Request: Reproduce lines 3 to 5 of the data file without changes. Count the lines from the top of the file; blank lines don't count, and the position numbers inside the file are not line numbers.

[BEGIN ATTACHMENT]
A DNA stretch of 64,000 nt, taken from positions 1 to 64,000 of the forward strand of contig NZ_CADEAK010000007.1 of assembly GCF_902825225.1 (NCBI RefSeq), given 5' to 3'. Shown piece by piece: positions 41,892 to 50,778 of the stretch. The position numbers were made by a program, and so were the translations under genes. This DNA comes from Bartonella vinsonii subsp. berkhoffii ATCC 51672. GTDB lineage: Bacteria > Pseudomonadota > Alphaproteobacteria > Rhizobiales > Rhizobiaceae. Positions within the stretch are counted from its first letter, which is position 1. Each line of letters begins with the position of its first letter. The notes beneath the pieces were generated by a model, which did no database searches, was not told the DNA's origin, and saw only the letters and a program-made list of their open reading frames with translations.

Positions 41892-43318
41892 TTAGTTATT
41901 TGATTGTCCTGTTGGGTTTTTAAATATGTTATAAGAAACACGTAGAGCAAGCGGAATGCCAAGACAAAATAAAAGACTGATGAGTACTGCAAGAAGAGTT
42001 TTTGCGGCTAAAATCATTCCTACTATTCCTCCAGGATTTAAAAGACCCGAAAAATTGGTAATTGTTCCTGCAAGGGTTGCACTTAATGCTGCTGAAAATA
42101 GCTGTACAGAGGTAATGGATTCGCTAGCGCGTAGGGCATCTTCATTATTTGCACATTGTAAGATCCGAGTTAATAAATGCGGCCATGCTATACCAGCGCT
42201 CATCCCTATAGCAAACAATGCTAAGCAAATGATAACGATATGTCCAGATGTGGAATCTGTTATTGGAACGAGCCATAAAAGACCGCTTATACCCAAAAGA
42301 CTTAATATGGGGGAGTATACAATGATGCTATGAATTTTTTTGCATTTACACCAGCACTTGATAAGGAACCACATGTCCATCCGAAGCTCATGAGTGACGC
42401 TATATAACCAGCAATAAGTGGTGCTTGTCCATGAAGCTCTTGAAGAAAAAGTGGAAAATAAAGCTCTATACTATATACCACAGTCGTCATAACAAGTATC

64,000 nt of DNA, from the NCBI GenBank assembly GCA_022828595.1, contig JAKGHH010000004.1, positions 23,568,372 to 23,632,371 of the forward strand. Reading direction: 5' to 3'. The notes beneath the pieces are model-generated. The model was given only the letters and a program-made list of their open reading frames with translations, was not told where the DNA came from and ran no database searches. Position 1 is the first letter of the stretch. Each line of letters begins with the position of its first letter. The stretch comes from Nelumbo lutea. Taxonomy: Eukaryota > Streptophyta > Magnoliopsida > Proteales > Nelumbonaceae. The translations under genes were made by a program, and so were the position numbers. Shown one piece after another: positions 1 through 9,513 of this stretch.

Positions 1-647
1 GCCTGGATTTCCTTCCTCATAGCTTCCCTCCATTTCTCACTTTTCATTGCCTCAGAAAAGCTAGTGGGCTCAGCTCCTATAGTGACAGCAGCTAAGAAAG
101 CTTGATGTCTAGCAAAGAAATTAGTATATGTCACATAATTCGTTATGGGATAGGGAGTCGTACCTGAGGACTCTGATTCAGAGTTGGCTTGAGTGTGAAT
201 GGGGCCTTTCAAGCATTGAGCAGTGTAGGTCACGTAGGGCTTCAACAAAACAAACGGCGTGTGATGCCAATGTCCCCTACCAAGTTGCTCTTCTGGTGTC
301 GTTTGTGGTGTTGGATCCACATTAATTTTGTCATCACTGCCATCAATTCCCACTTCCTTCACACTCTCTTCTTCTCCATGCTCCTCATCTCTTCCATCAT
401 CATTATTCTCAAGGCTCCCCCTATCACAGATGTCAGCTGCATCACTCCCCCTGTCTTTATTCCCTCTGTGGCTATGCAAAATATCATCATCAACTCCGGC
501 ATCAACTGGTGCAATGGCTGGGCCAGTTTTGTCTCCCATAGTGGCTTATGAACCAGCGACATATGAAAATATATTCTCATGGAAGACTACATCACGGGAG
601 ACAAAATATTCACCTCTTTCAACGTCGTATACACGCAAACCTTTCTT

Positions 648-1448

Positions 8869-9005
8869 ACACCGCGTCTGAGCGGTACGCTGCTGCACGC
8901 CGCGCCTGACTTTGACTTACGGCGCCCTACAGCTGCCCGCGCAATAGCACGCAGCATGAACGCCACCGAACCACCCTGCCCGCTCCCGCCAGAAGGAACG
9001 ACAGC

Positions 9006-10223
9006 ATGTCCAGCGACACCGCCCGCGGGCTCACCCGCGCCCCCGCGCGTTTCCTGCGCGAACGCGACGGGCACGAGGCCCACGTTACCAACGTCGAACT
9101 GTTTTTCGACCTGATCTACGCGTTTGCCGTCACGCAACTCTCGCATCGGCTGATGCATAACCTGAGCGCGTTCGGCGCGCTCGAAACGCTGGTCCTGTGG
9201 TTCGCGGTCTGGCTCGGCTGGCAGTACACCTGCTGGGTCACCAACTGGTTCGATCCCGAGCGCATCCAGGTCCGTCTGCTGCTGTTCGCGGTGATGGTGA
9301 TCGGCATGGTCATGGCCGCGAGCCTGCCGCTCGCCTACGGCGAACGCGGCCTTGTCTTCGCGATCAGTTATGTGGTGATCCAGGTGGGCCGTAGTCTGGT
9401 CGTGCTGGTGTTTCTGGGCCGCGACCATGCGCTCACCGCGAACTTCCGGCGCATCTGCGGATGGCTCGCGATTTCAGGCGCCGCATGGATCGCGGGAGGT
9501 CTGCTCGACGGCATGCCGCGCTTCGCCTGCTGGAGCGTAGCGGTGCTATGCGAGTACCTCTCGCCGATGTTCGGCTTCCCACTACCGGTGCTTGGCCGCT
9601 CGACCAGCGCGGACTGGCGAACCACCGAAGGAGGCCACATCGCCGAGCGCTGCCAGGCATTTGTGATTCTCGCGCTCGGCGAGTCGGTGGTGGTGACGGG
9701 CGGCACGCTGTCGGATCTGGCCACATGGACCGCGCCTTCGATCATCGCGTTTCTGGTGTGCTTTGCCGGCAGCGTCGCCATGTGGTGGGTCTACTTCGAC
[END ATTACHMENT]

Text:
41892 TTAGTTATT
41901 TGATTGTCCTGTTGGGTTTTTAAATATGTTATAAGAAACACGTAGAGCAAGCGGAATGCCAAGACAAAATAAAAGACTGATGAGTACTGCAAGAAGAGTT
42001 TTTGCGGCTAAAATCATTCCTACTATTCCTCCAGGATTTAAAAGACCCGAAAAATTGGTAATTGTTCCTGCAAGGGTTGCACTTAATGCTGCTGAAAATA